“Trial by ambush. I believe that is what has happened in this case,” Eugene Fidell, one of Yee’s civilian defense lawyers, told reporters during an impromptu press conference at this Army base about 100 miles southwest of Atlanta.
Fidell said the military’s inability and refusal to make some evidence and witnesses available to the defense and its attempts to hold some legal discussions in private could violate Yee’s constitutional right to a fair and speedy trial.
Col. Dan Trimble, the investigating officer presiding over Yee’s hearing, which will decide if he faces a court martial, adjourned proceedings until 4 p.m. EST to give authorities a chance to meet defense lawyers’ requests.
Prosecutors said they were trying to expedite the disclosure of documents, some of which may be considered classified.
The delay came one day after prosecutors began laying out their case against Yee, who was held in a Navy brig for more than two months following his arrest on Sept. 10 at a naval air station in Jacksonville, Florida.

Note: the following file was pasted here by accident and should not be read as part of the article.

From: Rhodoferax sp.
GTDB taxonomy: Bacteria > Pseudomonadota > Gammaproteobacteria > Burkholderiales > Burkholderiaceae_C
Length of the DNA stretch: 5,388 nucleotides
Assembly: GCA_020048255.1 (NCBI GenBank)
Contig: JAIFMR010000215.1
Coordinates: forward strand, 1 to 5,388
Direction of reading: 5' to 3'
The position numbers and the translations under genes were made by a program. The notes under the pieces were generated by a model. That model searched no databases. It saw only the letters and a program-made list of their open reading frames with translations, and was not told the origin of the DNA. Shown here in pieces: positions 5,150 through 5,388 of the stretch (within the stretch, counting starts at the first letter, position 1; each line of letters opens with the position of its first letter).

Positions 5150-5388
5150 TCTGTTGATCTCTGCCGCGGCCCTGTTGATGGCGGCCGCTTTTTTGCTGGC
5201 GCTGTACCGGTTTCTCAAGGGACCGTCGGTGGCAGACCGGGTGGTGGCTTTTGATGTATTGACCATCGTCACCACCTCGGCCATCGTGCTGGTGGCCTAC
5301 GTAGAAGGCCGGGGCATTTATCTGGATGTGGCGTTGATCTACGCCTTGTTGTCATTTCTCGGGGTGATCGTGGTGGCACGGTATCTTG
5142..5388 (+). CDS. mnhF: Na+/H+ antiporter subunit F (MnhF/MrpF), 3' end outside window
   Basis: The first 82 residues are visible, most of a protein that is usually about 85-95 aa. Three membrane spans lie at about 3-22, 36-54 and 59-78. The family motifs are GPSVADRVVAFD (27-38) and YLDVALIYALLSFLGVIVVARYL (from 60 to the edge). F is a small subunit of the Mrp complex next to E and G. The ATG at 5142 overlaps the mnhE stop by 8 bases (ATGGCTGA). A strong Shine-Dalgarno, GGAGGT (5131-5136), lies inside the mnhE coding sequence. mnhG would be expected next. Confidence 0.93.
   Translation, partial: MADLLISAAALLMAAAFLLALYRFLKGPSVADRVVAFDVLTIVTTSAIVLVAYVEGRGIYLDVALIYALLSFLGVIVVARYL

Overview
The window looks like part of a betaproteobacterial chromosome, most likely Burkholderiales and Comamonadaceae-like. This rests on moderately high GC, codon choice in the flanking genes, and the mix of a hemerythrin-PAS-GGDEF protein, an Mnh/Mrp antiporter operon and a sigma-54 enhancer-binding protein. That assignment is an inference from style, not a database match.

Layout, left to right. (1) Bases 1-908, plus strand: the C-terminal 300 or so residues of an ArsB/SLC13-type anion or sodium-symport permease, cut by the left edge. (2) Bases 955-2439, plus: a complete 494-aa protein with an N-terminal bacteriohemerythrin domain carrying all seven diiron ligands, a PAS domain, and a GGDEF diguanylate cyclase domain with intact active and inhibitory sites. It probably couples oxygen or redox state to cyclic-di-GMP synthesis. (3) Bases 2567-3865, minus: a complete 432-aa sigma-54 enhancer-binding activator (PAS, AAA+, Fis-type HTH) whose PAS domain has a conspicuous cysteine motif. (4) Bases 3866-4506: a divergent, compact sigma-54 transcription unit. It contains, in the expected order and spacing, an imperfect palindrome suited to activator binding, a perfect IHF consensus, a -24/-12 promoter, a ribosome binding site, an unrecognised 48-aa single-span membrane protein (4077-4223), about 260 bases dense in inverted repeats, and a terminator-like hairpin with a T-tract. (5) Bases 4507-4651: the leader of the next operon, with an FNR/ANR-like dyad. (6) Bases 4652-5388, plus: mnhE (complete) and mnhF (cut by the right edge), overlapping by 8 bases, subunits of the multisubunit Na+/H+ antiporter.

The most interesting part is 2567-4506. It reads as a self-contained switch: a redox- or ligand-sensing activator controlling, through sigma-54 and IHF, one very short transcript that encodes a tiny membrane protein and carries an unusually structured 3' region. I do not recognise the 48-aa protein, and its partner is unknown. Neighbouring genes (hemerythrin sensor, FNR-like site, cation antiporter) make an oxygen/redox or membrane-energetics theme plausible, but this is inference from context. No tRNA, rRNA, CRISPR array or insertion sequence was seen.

On Monday a Department of Homeland Security special agent told the court that “suspicious” notes with information about detainees and interrogators at the U.S. prison at Guantanamo were found in Yee’s backpack in the Jacksonville air station.
Media reports in September quoted defense officials as suggesting Yee may have been part of a major espionage plot at Guantanamo, where he had contact with at least some of the 660 men that the United States is holding as suspected terrorists.
None of the existing charges against the New Jersey-born Yee, which include allegations that he cheated on his wife, stored pornography on a government-issued laptop computer and lied to military personnel, are related to spying.